Accusations first, safety later

Burning issue

It is two years since the blaze atop the Carlton Towers had people jumping to their death.

Deserted : The Carlton Towers is dysfunctional after the tragedy. DH Photo by B H Shivakumar

Nine people lost their lives and more than 60 were injured. But did the Carlton tragedy compel the fire and emergency services department and the Bruhat Bengaluru Mahanagara Palike (BBMP) to join hands to make sure another mishap doesn’t take place in the ever expanding city like Bangalore?

 On July 7, 2011, in response to the Karnataka High Court’s ruling on a PIL, filed by ‘Beyond Carlton’, the State Government issued a notification, directing the fire and emergency services department and the BBMP to inspect all high rises in Bangalore and make sure they are properly equipped with fire safety equipment.

The Karnataka Fire and Emergency Services (KF&ES) Department has the power to issue a non-compliance certificate to a building owner and direct the BBMP for cancellation of the occupancy certificate. Despite this, the authorities say they haven’t been able to inspect all the buildings in the City, owing to shortage of trained staff.

They have only carried out mock fire safety drills in high-rise buildings including M S Building, IT parks, hotels and hospitals. “We have begun to concentrate on high rises that have a large number of people visiting and working in them. This is the beginning and we hope to cover more buildings,” explains A R Infant, director general of police and director general, fire and emergency services.

The department has the powers to write to the BBMP to disconnect the water and power supply of buildings that are non compliant of the National Building Code 2005. When asked if they have been able to spot buildings that have violated rules, the department officials were not able to give an answer or even cite such buildings. But is it possible to believe that every single high-rise building in the City has complied the rules? “We can only recommend and can’t cancel their occupancy certificate, that the BBMP has to do that,” says Infant.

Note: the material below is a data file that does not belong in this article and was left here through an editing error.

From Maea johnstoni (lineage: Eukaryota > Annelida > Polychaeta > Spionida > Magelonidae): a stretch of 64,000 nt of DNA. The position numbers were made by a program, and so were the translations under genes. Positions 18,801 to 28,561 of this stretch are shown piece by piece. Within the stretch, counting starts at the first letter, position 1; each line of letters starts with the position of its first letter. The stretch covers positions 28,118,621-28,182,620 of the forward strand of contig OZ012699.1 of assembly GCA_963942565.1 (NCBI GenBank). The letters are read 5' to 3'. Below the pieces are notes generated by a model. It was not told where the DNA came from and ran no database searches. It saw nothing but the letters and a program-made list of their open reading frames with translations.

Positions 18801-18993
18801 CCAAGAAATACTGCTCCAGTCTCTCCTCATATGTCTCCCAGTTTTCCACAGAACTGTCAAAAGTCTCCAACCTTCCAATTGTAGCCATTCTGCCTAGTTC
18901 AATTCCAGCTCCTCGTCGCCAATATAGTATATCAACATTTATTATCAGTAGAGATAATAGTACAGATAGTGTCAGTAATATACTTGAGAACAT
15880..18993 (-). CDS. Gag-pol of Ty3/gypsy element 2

So has the department recommended any cancellation of occupancy certificate? “We have conducted drives after the Carlton tragedy but didn’t find any case of violation. Hence, we have not recommended any cancellation,” says N Shivakumar, additional director general, KF&ES. 

Metrolife checked with the BBMP whether it has been doing its round of inspection of high rises in the City. Commissioner M K Shankarlinge Gowda concedes that it is impossible to spot lacuna in any building after its construction. “Most of the regulations are followed when a structure is built but the additions and violations creep in much later and we don’t get to know of it unless it is reported to us. If we come across any violation, we don’t think twice before cancelling the occupancy certificate,” reasons Shankarlinge Gowda.

 Citing an example of a high-rise building, a hospital in this case on Vittal Mallya Road, that has violated the National Building Code 2005, another senior official of the fire and emergency services department says, “This building hasn’t left the appropriate space around the building or a driveway for the fire engines to move around and the ‘building setback’ (distance between the building and the lot line) are virtually missing. Two more floors have been added and now the building exceeds the stipulated height.” 

It looks like the safety of Bangaloreans is yet being compromised as the officials continue with the blame game.

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